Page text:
OK, so I am one of those
fans. One of the fans who picked up the A Song of Fire and Ice
series after watching the HBO series based on the books, Game of Thrones
(hereafter known as HBO!GoT). Yep, I’m one of those.
And so instead of giving you your standard “OMG, this book is amazing” review (this book has been out for 15 years, there are a lot of them out there), I am doing something absolutely dreadful instead… I am comparing the show with the book!
Horrified? I know – but I’m dastardly that way.
Be warned, there are significant spoilers ahead! If you have either read the book or seen the show, you’ll be fine. If you’ve done neither, then just get to it already!
Game of Thrones by George R. R. Martin
HBO!GoT / Librarything /Goodreads
Show Summary: You win or you die.
Book Summary: Long ago, in a time forgotten, a preternatural event threw the seasons out of balance. The cold is returning, and in the frozen wastes to the north of Winterfell, sinister forces are massing beyond the kingdom’s protective wall. To the south, the King’s powers are failing, and his enemies are emerging from the shadows of the throne. At the center of the conflict lie the Starks of Winterfell, a family as harsh and unyielding as the frozen land they were born to. Now Lord Eddard Stark is reluctantly summoned to serve as the King’s new Hand, an appointment that threatens to sunder not only his family but also the kingdom itself.
Three things a HBO!GoT fan should know before starting the book:
- You will love it, because it is pretty much exactly the same as the show: I was stunned by how closely HBO stuck to the novels. I knew that all of the main plot elements had been included, but it is so much more than that. I’d say about 90% of the dialogue that is in the show is also in the book.
- All of the main characters are about 10 years younger in the novel. Yup, that’s right. A Game of Thrones is a lot more risque than its HBO counterpart. Dany is only 13 when her brother hands her off to the Dothraki. While it works in the book and is historically realistic, I really don’t think I could have watched that.
- The book is over 1000 pages long. I don’t want you to be put off by that, but it’s the truth. I don’t want anyone to think that A Game of Thrones is a short read – it’s not. It really really is not!
Three things I preferred the HBO interpretation of:
- Catelyn Stark. I had genuinely liked Catelyn in HBO!GoT. She wasn’t my favourite character, but she clearly had Stark qualities to her that made me warm to her. She didn’t sit to the sidelines, but neither did she try to jump in the driver’s seat. But book!Catelyn I very nearly loathe. How can I put it in a way fans will understand… there’s just not much of the North in that woman. She treats Jon 100 times worse than she does on the show, not to mention her inability to understand honour, justice and those other fantastic Stark qualities.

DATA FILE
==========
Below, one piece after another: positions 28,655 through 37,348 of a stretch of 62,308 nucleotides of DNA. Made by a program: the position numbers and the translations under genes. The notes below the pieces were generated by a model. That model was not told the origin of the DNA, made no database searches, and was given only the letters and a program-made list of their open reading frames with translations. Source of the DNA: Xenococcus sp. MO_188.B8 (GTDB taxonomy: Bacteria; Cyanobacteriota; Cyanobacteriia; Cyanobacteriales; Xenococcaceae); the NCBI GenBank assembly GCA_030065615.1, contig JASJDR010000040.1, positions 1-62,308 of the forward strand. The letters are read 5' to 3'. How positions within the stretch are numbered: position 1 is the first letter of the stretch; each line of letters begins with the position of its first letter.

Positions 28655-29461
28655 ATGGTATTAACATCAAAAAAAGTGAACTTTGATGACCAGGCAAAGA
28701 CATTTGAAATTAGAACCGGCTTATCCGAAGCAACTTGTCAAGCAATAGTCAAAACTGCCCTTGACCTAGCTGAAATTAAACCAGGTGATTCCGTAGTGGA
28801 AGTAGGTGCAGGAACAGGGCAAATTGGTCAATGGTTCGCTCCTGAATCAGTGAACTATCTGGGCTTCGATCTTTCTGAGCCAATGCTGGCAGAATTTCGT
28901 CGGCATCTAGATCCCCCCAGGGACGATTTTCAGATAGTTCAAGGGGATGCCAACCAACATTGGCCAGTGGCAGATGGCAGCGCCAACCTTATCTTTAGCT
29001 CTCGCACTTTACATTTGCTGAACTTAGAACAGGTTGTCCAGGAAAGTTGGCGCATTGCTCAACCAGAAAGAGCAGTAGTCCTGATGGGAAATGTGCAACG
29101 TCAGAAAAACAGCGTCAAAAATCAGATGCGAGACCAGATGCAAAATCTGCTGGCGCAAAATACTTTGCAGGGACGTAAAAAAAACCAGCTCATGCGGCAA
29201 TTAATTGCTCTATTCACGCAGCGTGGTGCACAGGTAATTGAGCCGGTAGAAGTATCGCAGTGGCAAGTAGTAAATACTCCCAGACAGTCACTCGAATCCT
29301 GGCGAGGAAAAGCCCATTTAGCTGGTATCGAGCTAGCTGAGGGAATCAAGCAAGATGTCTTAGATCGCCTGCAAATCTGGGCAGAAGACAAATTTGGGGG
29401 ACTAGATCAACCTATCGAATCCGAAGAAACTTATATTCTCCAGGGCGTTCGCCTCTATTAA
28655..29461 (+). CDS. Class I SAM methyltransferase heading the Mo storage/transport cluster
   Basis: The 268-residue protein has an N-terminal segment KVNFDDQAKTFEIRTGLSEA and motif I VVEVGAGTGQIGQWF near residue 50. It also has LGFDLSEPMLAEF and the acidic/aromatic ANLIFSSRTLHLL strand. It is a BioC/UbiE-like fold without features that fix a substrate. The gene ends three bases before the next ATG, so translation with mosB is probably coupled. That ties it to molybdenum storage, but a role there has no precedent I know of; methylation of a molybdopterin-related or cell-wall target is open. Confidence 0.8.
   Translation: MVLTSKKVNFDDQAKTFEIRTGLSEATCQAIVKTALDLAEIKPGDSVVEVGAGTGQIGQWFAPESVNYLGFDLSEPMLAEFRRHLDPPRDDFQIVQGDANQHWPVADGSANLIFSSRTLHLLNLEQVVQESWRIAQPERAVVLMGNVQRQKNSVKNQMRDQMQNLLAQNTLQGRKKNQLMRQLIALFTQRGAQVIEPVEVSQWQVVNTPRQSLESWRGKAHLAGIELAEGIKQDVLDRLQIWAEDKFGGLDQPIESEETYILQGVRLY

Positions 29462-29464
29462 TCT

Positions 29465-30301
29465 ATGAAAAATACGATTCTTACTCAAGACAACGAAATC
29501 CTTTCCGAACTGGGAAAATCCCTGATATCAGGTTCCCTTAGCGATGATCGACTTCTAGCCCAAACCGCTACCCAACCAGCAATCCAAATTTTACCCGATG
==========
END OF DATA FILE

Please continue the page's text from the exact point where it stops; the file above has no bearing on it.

- The scenery. While I realise television has the clear advantage in this field, I found myself missing the beautiful landscapes and the gorgeous castles. George R.R. Martin isn’t all that big on descriptive writing about scenery, so while some places were extremely well described (the Wall and the Dothraki plains, for example), others had almost no description at all (King’s Landing).
- The Lannisters. HBO!GoT gives the Lannisters a bit more context – they aren’t necessarily my favourite group of people (*strangles Joffery*) but there were times when I genuinely felt for Cersei and Jamie. But in the books? They are the very definition of evil. Evil. Evil. Evil. And while I am certainly Team Stark, I would have liked to have seen a bit more Lannister in the book.
Three things I loved from the book which didn’t really translate onto the screen:
- Bran and the three-eyed crow. While HBO!GoT really did try to bring these scenes to life on the screen, they really didn’t make much sense. Mostly because, in the book, the crow actually speaks to Bran. And the truth of the matter is that talking animals never really work on TV.
- Jon Snow. While I certainly liked Jon in the television show, he did seem rather whiney. If anything, the younger novel version of him seemed much more adult than the actual adult that played him!
- How genuinely sweet Joffery was to Sansa. Even though Joffery is the anti-christ, there were times in the book when he seemed to actually like Sansa… none of that came through in HBO!GoT. It’s a real shame since it makes Sansa’s obsession with the evil blonde twit understandable.
One thing I really wish the show had included:
- How utterly unimportant Theon Grey is to Robb Stark. HBO!GoT turns Theon into Robb’s best friend and, considering how loathsome I find him, I was pleasantly surprised to see that this was not the case in the books. Maybe their relationship develops further in the later novels, but in A Game of Thrones they are most certainly not BFFs. *shakes fist*
Daughter of Smoke and Bone by Laini Taylor
Bottom line? There is a reason this book has so many fans: it’s brilliant. Go forth and purchase.
Published by Hodder & Stoughton, Little Brown Books for Young Readers on September 29th 2011
Genres: Paranormal YA, Urban Fantasy, Young Adult
Source: Received for review from publishers
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There once was a young artist called Karou who drew tales of monsters and demons that delighted and enthralled those around her. But she has a secret, a secret that ties her to a dusty subterranean chamber, where her beloved guardian brokers dark deals in a place that is not here. A place that is Elsewhere. Living with one foot in each world, Karou has never really known which one is her true home.